Imagine one in four people is suddenly hit by a virus. It touches all walks of life, from tiny children to the upper echelons of government. Thankfully, recovery is swift and there are no casualties. Nevertheless, it wants to strike again – there is no reliable vaccine.
This pandemic recently struck Singapore’s health system, but it was not a physical illness. A cyberattack on government healthcare provider SingHealth affected more than 1.5 million people, more than 25% of the city-state’s population.
- Sophisticated hackers stole personal data from SingHealth, Singapore’s largest healthcare group with operations including four public hospitals, five specialty centers and nine polyclinics.
- SingHealth clinics between 1 May 2015 and 4 July 2018. Outpatient prescriptions issued to 160,000 of these people were so stolen.
- Singapore Prime Minister, Lee Hsien Loong, had stolen both. Investigations found he “specifically and repeatedly targeted”, according to a government press release. Other government ministers were also affected.
- Prime Minister Lee has dropped victim to cyberattack – his official website was hacked in 2013 .
Putting a price on health
Good health is priceless, but medical data has significant value to cybercriminals. Individual records can be found on the dark web, fetching higher than credit card data because of their value in committing identity fraud. Medical data is therefore a target for espionage, including extort or discredit high profile individuals,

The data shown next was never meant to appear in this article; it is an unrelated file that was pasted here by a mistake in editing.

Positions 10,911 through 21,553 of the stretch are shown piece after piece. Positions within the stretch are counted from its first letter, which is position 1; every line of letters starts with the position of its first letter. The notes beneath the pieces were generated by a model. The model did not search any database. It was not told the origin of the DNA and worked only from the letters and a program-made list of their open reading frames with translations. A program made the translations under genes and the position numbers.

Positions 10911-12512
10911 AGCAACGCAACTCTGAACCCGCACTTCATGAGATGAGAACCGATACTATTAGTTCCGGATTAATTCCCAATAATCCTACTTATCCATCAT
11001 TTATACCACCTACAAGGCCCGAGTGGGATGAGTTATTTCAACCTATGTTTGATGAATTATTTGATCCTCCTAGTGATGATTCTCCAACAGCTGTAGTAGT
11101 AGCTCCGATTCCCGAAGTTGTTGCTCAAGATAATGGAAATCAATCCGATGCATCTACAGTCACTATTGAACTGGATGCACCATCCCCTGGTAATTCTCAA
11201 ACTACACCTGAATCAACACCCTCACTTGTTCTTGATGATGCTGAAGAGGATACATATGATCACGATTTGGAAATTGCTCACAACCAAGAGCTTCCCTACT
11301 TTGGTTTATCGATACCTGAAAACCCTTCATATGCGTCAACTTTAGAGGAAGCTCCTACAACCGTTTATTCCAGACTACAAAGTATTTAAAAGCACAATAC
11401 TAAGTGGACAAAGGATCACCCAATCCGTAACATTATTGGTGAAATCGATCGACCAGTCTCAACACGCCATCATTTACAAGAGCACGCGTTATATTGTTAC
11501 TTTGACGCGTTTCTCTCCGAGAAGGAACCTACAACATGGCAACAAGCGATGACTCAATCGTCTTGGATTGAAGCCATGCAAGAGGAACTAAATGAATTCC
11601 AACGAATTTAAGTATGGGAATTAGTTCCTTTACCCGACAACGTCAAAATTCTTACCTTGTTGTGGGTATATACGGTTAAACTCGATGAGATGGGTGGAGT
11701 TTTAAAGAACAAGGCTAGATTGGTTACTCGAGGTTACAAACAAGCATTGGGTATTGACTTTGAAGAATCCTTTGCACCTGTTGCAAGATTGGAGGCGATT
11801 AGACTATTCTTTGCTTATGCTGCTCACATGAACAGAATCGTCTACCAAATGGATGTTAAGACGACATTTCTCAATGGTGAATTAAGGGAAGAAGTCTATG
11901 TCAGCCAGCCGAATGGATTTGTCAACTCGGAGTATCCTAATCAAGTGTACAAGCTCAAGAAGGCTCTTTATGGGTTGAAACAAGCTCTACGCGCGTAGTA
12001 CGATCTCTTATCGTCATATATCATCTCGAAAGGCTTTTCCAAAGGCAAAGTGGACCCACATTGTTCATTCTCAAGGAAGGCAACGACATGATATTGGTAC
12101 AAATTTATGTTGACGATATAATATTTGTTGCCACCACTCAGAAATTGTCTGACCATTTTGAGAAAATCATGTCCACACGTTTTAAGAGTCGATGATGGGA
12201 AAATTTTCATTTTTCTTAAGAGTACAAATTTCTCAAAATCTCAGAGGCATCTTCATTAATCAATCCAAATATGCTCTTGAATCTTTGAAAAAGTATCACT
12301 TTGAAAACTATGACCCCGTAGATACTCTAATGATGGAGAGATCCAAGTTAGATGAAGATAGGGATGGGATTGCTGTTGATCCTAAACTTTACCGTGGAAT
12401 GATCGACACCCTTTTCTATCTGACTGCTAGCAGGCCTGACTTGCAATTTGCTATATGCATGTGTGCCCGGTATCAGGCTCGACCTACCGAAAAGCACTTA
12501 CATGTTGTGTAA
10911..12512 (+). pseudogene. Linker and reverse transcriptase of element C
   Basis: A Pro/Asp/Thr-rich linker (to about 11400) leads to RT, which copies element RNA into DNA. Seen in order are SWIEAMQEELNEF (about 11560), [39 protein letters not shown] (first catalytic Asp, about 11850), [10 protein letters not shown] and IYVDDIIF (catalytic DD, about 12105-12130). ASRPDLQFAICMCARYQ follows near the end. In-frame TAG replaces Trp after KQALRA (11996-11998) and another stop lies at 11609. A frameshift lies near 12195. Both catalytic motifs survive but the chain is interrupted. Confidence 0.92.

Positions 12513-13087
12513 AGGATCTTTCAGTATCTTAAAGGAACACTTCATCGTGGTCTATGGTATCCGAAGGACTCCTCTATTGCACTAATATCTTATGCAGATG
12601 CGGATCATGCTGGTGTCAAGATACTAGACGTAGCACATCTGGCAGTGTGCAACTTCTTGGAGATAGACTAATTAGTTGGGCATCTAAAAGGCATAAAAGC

The Singapore Minister-In-Charge of Cybersecurity advised that the attackers were on Advanced Persistent Threat (APT) group. He described APTs as “a class of sophisticated cyber attackers, typically state-linked, who conduct extended, carefully planned cyber-campaigns, to steal information or disruption operations.”
Investigations have so far found no evidence that the stolen data has been sold or published.
Survival of the fittest
Singapore is consistently ranked among the world’s digital leaders. In 2014, the Smart Nation launched a strategy to drive digital connectivity, integration and participation.
Just how did a global powerhouse experience its worst cyberattack?
It started with a single computer. One workstation was infected with malware. From there, the perpetrators infiltrated SingHealth’s systems to obtain credentials and access the patient records database.
Diagnosing the risks
What joins us together so can be tears us apart.
A rapid increase in digital connectivity can improve services and competitiveness. It also creates a vast network of opportunities for cyber intrusions.
In healthcare, where networks extend to medical devices, cybersecurity can be a matter of life or death.
Networks are only as strong as their weakest link. Just one computer can create exposure out-of-date technology is used, security applications are lacking, or software patches are not regularly installed.
Prevention wants to fail – effective treatment is what counts
Singapore was ranked first out of 134 countries in the United Nations 2017 Global Cybersecurity Index . The index considered countries’ capacity across five areas: legal, technical, organizational, capacity building and cooperation.
Maturity is not their ability to avoid the inevitable attack, but the quality of their response when it occurs.